Quote from name="Birthright, page 274" »
Satisfied that it was not Gulag, Lucion sought then for Astrogha. The spider was a more cunning creature, being of Diablo’s calling.
Both of these indicate that demons of Destruction think little, and it clearly shows that Astrogha is more cunning because he is a demon of Terror.

Whether Baal is more stupid isn't necessarily true, Astrogha will likely not give much credit to a Prime other than his master Diablo. But Lucion has the same thought of Gulag, while at the same time acknowledging that Astrogha is not dumb. If this were simply a matter of hate between servants of different Primes, Lucion should not have upheld Astrogha so.

It seems strange that Baal should be noticeable dumber. But why would he surround himself with stupid demons then?

The Three
Now, how do the Three interact with each other? There is much mystery regarding this, and I have in the past tried to figure out how their relationship works. It is well known that demons constantly plot against each other:

Astrogha against Lucion:

Quote from name="Scales of the Serpent, page 73" »
If Lucion was no longer fit to command, then someone would rightly have to step in and take his place…but that would prove difficult, considering Mephisto’s role in this. The other Prime Evil would not take kindly to his offspring’s role being usurped…unless the results of that proved most promising.

And so Astrogha was debating plots of his own.
And Kabraxis against the Three:

Quote from name="The Black Road, page 139?" »
If we grow too quickly, we will attract the attention of the Prime Evils, and I’m unwilling to deal with them at the moment. For now, though, you have a service to give.
There are others, but the thing I have always remarked about is that the Three do not seem to plot against one another. Even when they were all shattered and imprisoned, they reunited in Kurast. And Baal, like most of you have heard, screams "My brothers will not have died in vain!" when you enter the Worldstone Chamber at the end of D2. Is it in fact so that the Three do not plot to overthrow one another?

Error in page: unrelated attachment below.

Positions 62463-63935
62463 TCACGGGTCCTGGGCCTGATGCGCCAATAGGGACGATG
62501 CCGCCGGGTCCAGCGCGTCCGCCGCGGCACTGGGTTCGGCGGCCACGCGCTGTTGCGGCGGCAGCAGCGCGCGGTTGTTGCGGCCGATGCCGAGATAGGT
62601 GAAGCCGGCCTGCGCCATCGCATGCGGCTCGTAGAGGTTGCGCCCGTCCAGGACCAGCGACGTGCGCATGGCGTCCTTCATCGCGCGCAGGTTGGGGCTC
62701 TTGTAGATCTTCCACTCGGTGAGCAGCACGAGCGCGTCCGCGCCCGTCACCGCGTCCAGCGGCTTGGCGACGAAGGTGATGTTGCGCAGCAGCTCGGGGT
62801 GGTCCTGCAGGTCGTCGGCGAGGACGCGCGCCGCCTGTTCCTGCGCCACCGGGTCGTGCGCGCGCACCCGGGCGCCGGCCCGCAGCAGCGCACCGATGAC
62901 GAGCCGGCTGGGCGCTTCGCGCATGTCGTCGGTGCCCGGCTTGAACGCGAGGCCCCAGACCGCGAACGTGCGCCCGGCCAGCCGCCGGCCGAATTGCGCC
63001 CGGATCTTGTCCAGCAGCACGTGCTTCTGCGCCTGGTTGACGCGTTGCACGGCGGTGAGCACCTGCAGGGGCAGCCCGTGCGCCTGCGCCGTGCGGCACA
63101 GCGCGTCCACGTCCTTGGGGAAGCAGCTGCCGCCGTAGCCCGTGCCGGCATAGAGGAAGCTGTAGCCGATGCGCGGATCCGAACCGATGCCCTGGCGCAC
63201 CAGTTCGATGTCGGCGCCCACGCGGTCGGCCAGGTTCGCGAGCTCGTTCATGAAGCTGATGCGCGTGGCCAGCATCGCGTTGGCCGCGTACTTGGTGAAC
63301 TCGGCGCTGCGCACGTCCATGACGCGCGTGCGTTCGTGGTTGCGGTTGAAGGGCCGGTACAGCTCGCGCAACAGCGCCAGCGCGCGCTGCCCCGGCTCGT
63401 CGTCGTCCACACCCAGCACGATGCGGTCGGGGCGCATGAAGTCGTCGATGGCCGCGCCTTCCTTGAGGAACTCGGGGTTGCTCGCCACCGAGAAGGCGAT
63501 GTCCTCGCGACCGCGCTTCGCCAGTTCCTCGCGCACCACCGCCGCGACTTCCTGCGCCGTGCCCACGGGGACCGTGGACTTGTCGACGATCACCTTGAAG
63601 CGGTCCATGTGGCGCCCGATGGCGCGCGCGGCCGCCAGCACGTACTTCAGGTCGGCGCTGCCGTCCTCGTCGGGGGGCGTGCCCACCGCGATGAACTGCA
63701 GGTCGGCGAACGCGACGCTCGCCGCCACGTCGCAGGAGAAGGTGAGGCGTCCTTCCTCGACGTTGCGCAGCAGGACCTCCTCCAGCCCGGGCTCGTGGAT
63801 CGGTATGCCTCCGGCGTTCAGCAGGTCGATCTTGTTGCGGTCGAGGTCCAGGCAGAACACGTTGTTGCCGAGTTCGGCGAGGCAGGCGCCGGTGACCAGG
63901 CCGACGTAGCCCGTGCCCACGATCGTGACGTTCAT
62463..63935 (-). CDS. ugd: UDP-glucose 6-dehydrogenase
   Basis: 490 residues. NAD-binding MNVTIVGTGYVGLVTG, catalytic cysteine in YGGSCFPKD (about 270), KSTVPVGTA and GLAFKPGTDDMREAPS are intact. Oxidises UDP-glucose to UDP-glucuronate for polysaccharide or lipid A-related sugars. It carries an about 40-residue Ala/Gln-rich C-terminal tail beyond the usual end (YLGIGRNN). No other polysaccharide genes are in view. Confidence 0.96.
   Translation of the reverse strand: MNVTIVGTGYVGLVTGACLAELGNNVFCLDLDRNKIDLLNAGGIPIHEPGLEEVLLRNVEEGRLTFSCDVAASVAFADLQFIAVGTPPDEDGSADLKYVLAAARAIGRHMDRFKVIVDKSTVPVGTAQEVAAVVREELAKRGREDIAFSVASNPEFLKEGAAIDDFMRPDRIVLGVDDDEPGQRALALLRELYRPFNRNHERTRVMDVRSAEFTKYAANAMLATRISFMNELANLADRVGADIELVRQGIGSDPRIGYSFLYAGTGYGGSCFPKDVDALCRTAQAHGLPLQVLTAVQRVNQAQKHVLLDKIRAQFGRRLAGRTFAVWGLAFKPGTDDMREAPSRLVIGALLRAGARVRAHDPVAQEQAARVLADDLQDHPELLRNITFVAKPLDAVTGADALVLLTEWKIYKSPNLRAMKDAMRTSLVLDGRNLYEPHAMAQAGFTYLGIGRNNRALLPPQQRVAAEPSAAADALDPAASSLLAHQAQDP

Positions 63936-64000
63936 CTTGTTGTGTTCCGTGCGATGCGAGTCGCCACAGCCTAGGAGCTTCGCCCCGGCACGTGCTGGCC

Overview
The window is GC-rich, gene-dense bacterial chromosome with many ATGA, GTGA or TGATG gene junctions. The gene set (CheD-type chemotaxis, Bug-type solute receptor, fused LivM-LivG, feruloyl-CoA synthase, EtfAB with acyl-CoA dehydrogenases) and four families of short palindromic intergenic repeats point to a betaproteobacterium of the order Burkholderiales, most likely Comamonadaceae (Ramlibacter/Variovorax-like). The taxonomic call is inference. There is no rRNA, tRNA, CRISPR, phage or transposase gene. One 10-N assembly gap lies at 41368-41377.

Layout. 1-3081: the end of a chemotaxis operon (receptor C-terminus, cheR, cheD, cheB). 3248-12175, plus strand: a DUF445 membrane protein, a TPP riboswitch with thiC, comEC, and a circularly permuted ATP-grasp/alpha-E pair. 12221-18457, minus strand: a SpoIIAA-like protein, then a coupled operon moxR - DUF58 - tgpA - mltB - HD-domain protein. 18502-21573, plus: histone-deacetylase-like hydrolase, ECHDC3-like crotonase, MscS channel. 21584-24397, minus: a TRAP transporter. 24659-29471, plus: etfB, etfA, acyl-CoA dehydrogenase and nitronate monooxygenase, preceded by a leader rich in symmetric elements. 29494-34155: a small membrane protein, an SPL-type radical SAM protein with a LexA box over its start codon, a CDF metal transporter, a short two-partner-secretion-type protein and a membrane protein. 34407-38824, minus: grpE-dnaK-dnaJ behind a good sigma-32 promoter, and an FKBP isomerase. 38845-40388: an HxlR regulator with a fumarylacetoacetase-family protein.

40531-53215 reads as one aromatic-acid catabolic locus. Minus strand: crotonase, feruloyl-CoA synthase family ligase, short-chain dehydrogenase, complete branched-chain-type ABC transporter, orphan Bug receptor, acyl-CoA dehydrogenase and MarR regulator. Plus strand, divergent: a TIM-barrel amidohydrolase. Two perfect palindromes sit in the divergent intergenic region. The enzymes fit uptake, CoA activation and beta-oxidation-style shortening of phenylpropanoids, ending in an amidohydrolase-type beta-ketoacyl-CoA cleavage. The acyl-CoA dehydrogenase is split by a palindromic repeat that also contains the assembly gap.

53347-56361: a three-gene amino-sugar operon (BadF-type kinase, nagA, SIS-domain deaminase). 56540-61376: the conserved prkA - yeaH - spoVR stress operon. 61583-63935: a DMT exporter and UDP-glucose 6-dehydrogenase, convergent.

There is much on this topic. First, Malic summons a demon:

Quote from name="The Veiled Prophet, page 122" »
“My master is Mephisto, brother to your master…Diablo….”

Again, the demon bubbled. By this point, there was hardly anything left of the dead mage save a few bone fragments, including the skull.

“By the pact of the Three, you must bow to my power. You must obey my will! Understand?”
Clearly Malic is here using some sort of agreement between demons. If a servant of another Prime if specific terms are met (in this case a human sacrifice), then the summoned demon is forced to obey the summoner. This is important, for it shows a matter of trust between the Three. They are allowing demons not of their own to command their servants... provided they belong to another Prime.

However, when Diablo and Inarius meet, Diablo is of another mind:

Quote from name="The Veiled Prophet, page 148" »
I deal with a traitor, a liar, and a murderer, said a voice that, despite Inarius’s claim, sent a slight chill through him. It’s almost like dealing with one of my brothers.
This could mean much. On the one hand, it could mean that the Three are as treacherous against each other as against other demons and servants. At first glance, it certainly seems that way.

On the other, if one ponders this for a bit, this makes little sense. By all accounts, the Three have reigned in Hell forever. If they backstabbed each other constantly, there must have been fluctuations in power, either in favor of themselves or for other demons (such as Kabraxis or Azmodan and Belial).